Cuba: Salsa Sundays…

This blog is dedicated to the wonderful Cuban music found throughout the island. I plan on posting Cuba: Salsa Sundays over the next few weeks. BTW…Salsa is only a small part of Cuban music (yes, I could have used ‘Mambo Mondays’ etc.) but I thought listening/watching  this on a Sunday morning could only make for a better weekend day!

The video was taken at The Brisas Resort Hotel in Trinidad, Cuba. After a long day of walking and shooting in the town itself, it was always great to come back to our hotel and be entertained by groups like this each night.

I am unashamedly  borrowing from my friend Bob Towery’s  “Wordless Wednesdays”  page on his blog site: “Dream Tomorrow, Live Today, Cherish yesterday” [bobtowery.typepad.com]. Thanks Bob!

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Cuba: Ballet Nacional de Cuba…

The Corps rehearses for the evening performance...

Ballet Nacional de Cuba (National Ballet of Cuba – duh!)

On our second day in Havana we had the opportunity to shoot a dress rehearsal of the National Ballet as they prepared for the evening’s performance. Not sure of which  it was but it has Scottish origins.

Front row seats to shoot the rehearsal...Oh Joe, they ain't dancin' on the ceiling!

The Cuban National Ballet   is a classical ballet company based at the The Great Theatre of Havana, Cuba. Founded by the Cuban  Alicia Alonso in 1948, it has become recognized as one of the world’s leading ballet companies. The official school of the company is the Cuban National Ballet School which I believe is who we were watching rehearse.

The principal venue is the Garcia Lorca Auditorium, which seats 1,500, provides a stage for the Cuban National Ballet Company, as well as for other dance and musical performances.

The Garcia Lorca Auditorium...

The lobby...

The company was founded by Alicia Alonso, her husband Fernando and Fernando’s brother Alberto on October 28, 1948 as Alicia Alonso Ballet Company. Two years later, a school was established to create a strong artistic vision and promote the talents of young Cuban dancers. Alicia Alonso set a tradition of Romantic and Classical excellence while encouraging the development of new choreography.

Although the school was thriving artistically, it struggled financially. When Fidel Castro took control of Cuba in 1959, he had a commitment to level the social structure and to make the arts available to everyone. “The old government was out and the new hope was coming for the arts and the ballet in Cuba,” recalled Margarita de Saá, former BNC ballerina. The coming of the Revolution marked the beginning of a new stage for the Cuban ballet, Castro gave $200,000 to Alonso, a supporter of the revolution. With state funding, suddenly the ballet became important to the country and its identity.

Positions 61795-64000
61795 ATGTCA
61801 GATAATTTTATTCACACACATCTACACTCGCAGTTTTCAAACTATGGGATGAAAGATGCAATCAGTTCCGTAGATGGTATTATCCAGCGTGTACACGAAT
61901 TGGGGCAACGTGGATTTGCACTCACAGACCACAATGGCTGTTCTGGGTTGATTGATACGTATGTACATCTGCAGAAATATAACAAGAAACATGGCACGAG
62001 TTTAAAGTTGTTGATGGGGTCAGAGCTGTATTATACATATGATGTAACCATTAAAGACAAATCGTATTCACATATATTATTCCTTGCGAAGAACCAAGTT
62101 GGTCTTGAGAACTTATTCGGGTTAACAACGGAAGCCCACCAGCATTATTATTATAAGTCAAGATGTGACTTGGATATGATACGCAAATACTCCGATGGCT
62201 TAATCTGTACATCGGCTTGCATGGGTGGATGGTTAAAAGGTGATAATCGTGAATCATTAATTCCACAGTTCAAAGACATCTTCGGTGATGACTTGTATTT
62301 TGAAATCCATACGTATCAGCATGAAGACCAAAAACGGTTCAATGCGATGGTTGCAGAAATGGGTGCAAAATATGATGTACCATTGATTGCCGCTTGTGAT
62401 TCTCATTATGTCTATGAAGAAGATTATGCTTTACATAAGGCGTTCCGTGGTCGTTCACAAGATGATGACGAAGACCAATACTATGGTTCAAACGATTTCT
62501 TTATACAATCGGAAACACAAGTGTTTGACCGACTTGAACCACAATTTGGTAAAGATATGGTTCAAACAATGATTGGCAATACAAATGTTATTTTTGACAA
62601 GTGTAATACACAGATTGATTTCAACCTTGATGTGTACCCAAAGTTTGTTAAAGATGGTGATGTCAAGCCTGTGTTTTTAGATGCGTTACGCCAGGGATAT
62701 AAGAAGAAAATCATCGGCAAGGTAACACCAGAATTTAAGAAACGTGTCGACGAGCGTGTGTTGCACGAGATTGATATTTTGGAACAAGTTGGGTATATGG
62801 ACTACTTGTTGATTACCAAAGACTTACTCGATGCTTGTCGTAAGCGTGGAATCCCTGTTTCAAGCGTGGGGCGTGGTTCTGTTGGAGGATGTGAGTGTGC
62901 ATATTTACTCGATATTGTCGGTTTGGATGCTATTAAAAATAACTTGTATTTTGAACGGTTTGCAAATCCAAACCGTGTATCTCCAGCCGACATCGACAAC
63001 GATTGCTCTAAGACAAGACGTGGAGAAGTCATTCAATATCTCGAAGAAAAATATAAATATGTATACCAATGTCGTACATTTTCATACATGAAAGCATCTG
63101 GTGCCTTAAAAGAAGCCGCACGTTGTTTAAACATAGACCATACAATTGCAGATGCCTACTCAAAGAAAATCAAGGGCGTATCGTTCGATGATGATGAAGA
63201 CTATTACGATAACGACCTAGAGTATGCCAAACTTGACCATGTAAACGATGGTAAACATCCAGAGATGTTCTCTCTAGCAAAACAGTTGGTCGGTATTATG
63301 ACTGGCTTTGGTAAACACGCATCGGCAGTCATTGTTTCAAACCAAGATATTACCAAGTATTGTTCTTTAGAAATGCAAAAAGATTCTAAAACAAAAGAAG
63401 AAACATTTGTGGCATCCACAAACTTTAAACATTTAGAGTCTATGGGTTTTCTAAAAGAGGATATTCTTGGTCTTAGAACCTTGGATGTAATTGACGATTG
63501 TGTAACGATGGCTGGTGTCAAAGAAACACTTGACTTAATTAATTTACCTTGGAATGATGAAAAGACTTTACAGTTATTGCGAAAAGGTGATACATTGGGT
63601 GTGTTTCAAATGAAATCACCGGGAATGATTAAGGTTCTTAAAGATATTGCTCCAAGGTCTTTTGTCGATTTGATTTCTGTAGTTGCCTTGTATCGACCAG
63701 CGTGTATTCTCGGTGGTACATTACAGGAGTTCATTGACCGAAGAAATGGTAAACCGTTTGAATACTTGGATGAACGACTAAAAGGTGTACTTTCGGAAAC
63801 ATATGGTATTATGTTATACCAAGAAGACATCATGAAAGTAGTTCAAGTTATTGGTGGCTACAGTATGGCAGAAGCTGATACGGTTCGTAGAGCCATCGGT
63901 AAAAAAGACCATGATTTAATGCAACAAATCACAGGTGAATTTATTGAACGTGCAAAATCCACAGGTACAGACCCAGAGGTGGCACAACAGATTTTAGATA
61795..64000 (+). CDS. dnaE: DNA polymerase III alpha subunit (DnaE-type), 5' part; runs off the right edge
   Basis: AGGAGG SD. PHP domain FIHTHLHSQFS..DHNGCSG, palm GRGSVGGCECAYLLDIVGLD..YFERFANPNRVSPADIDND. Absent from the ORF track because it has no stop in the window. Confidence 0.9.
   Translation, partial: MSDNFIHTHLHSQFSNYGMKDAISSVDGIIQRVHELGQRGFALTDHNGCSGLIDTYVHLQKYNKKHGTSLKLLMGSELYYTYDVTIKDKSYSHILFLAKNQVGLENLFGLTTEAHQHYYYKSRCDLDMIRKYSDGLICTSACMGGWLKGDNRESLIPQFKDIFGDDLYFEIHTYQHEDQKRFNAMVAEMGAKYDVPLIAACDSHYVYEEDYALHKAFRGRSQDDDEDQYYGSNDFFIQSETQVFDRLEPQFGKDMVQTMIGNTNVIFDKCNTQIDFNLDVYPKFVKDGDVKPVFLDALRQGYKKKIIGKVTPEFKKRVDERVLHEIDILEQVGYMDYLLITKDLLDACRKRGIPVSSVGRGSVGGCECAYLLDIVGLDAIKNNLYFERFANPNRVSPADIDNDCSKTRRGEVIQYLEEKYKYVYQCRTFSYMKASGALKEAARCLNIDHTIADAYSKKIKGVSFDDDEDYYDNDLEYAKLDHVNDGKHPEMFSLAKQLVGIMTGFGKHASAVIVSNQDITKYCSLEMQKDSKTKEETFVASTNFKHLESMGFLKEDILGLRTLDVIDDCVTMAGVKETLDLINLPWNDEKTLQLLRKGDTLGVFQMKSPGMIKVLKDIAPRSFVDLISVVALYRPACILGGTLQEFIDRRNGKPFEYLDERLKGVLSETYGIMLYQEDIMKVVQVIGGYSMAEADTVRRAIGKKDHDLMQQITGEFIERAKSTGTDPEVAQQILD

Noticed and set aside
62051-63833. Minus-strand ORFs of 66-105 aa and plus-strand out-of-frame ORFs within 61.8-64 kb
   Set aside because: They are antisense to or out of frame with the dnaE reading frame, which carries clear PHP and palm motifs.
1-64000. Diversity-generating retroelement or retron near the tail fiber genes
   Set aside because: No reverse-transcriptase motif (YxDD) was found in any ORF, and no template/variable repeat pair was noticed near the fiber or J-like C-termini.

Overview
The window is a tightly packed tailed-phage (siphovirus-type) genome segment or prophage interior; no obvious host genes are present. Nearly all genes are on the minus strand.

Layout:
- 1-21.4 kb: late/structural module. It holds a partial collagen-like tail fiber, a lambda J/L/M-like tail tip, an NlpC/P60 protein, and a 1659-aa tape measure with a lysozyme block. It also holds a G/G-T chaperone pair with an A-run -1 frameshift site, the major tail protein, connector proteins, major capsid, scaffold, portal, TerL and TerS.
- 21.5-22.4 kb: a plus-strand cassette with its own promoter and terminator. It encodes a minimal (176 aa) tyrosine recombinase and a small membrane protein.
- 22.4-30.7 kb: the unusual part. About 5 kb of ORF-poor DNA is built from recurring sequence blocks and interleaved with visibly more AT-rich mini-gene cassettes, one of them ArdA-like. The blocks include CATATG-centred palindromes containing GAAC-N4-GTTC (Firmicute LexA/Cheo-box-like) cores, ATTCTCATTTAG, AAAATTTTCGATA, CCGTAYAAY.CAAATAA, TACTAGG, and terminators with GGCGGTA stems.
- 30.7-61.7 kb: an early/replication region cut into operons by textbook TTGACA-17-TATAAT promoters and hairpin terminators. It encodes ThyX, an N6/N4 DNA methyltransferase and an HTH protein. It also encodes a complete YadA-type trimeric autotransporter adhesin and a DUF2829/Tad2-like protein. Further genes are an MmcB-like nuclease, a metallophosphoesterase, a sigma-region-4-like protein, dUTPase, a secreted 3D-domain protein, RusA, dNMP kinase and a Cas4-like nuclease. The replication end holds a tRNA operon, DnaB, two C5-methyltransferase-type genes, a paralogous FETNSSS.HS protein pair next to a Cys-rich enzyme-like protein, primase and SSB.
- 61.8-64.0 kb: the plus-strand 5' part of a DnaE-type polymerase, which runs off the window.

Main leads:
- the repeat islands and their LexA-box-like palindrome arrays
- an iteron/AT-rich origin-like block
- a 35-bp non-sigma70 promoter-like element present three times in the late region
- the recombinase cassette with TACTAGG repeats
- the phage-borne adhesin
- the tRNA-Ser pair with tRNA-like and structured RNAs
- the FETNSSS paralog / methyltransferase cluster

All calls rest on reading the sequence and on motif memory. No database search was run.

Here’s a brief look at some of the images from the rehearsal. It was extremely dark in the theatre and we relied on stage lighting for most of the shots. The brides white dress was almost impossible to get correctly. Oh well, it was a great experience anyways.

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CUBA: The People …

Lady with red furniture...

The People of Cuba…

One of the most impressive things for me on this trip was how friendly the Cuban people are. Most wanted their photo taken. In fact, many got so excited they couldn’t stop posing and looking into my LCD screen. It was great!

Here are a few images taken on my first day in Havana. This is only the beginning but I’ve been asked by several people to start posting my Cuba blog so here it is…

Lady with a sandwich...

Green Umbrella...

Street Artist...

Street beggar...

CUBA: An Introduction…

Well we’re back from 10 great days in Cuba. It was probably one of, if not the best place I’ve visited, not only for its visual imagery but for its people, music and excitement 24/7.  While I’ll be processing the blog images for future postings I thought that this little video would give an excellent introduction of what life is like in Old Havana.

The voice you heard in the beginning of the video is that of my friend Joe who along with Chris and Scott were on this stroll in a quest for a local brewpub and Cuban music. While rum is the drink of choice in Cuba, the beers at this brewpub were excellent and well worth the walk.

Stay tuned for more blogs, images and videos from this interesting, exciting island.

The Borscht Belt Revisited III: December 2011…

Tamarack Lodge, Greenfield Park, NY

The Journey Continues…

When we finally left the Palms CC we continued on our journey to find the Tamarack Lodge and see if there was anything left there to shoot. Well, we were very lucky, as the hotel while in total disrepair, was still safe enough to enter and shoot.

The Main Entrance, Tamarack Lodge, Greenfield Park...

As you look at the image above of the Main Entrance to Tamarack, you can see two prominent buildings. The one on the left with the large glass windows houses the swimming pool

Swimming Pool, Tamarack Lodge...it's a lot bigger than it looks...

The building on the right houses the Casino. The casino is the entertainment center of the hotels and bungalows. It is where they have the evening entertainment, dances, bingo, etc… (Think Dirty Dancing).  In 2001, the Western Mohegan Tribe and Nation obtained the title for the Tamarack Hotel complex. There were signs indicating a Native American Museum was going to be located here but since 2001 little work has been done…

Teepee in the casino...

We went around to the back entrance of the hotel. We found these chairs ready to be discarded…

Chairs...Tamarack Lodge...

Chairs...Tamarack Lodge...

There are several buildings on the Tamarack property that housed guest rooms. Here’s  how they look today…

Room 204...Tamarack Lodge...

Guest Room...Tamarack Lodge...

Ghostly Image...Tamarack Lodge...